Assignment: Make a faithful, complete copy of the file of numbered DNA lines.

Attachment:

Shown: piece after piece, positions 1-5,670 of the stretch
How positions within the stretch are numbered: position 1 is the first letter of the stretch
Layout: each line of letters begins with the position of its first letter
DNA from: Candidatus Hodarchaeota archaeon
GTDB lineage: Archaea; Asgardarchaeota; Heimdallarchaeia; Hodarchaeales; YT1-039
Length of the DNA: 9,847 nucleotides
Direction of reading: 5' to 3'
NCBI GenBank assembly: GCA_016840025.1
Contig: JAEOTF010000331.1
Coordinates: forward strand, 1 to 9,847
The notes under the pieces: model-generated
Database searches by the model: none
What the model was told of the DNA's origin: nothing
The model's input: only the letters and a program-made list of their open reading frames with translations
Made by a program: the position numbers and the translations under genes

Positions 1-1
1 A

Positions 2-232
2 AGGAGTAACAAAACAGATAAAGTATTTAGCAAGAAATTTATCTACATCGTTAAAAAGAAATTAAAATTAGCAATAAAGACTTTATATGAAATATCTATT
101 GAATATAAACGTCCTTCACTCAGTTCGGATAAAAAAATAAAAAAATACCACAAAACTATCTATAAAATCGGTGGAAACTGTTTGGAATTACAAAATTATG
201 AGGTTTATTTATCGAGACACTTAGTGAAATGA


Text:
Shown: piece after piece, positions 1-5,670 of the stretch
How positions within the stretch are numbered: position 1 is the first letter of the stretch
Layout: each line of letters begins with the position of its first letter
DNA from: Candidatus Hodarchaeota archaeon
GTDB lineage: Archaea; Asgardarchaeota; Heimdallarchaeia; Hodarchaeales; YT1-039
Length of the DNA: 9,847 nucleotides
Direction of reading: 5' to 3'
NCBI GenBank assembly: GCA_016840025.1
Contig: JAEOTF010000331.1
Coordinates: forward strand, 1 to 9,847
The notes under the pieces: model-generated
Database searches by the model: none
What the model was told of the DNA's origin: nothing
The model's input: only the letters and a program-made list of their open reading frames with translations
Made by a program: the position numbers and the translations under genes

Positions 1-1
1 A

Positions 2-232
2 AGGAGTAACAAAACAGATAAAGTATTTAGCAAGAAATTTATCTACATCGTTAAAAAGAAATTAAAATTAGCAATAAAGACTTTATATGAAATATCTATT
101 GAATATAAACGTCCTTCACTCAGTTCGGATAAAAAAATAAAAAAATACCACAAAACTATCTATAAAATCGGTGGAAACTGTTTGGAATTACAAAATTATG
201 AGGTTTATTTATCGAGACACTTAGTGAAATGA